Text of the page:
• Collaborate: Users can use the tool to identify potential partner organizations in the local area and collaborate to provide more comprehensive, coordinated care to the community. Users can also identify communities with strong population health outcomes and services and form relationships to learn what works.
  • Raise Awareness: Maps can be a powerful resource for data-driven decision-making and a key tool to deliver messages to local, state, and federal policymakers. Users can print the maps they create during the assessment, identification, planning, or collaboration process and take them to their key stakeholders.
  • Fundraise: The tool combines data from a variety of sources to give users easy access to create maps or provide analysis supporting grant applications. Users can export and print a map or create data tables that they can use for reports to funders or in grant applications.

Who Can Use the Children’s Health and Education Mapping Tool?

Anyone! The tool is designed for diverse audiences who are interested in making data-driven decisions to target health services. The tool aggregates data traditionally reported in separate silos, making it easier for users to access county-level data across multiple indicators.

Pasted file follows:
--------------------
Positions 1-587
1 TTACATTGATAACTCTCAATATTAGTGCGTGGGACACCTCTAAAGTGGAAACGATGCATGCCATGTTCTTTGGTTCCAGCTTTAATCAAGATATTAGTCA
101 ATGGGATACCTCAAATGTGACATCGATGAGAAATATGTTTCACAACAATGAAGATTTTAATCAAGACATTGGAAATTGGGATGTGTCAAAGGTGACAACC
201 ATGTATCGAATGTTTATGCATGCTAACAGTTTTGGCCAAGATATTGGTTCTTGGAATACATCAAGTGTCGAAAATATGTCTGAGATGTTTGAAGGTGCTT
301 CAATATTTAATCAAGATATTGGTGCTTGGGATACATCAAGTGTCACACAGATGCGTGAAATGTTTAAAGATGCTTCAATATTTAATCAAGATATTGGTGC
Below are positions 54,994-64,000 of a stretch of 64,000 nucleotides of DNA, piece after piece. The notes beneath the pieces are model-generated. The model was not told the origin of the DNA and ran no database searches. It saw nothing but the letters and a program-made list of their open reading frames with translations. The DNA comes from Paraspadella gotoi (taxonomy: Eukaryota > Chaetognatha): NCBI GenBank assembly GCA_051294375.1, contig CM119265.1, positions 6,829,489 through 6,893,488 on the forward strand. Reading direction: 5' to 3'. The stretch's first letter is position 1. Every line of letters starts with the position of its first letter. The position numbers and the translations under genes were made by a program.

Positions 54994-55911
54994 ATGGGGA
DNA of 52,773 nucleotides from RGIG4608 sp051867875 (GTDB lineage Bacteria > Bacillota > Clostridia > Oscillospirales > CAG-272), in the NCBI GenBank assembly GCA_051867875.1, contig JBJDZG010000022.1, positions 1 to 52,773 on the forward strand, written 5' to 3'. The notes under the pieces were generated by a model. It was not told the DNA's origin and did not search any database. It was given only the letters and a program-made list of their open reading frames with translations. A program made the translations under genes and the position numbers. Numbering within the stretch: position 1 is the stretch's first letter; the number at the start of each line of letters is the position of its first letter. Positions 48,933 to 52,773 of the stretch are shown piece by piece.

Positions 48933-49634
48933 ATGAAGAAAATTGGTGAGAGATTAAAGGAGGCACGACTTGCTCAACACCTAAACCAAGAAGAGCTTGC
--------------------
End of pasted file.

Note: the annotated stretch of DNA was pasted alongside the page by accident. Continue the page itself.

The tool will be helpful for:

  • school and child health supporters and researchers
  • federal and state policymakers
  • state departments of health and education
  • county officials
  • insurers/payers
  • national, state, and regional grant makers

Hospitals and community health centers and other organizations interested in opening an SBHC will find the tool useful to identify areas that are medically underserved and should be targeted as locations for health services. SBHC administrators, clinicians, and practitioners interested in collaborating with other SBHCs will be able to connect, collaborate, and share challenges and best practices. As SBHCs increasingly serve populations other than the students in the school, the mapping tool could be used by individuals searching for a place to access care within their community.


Ready to Get Started?

Click here to access the tool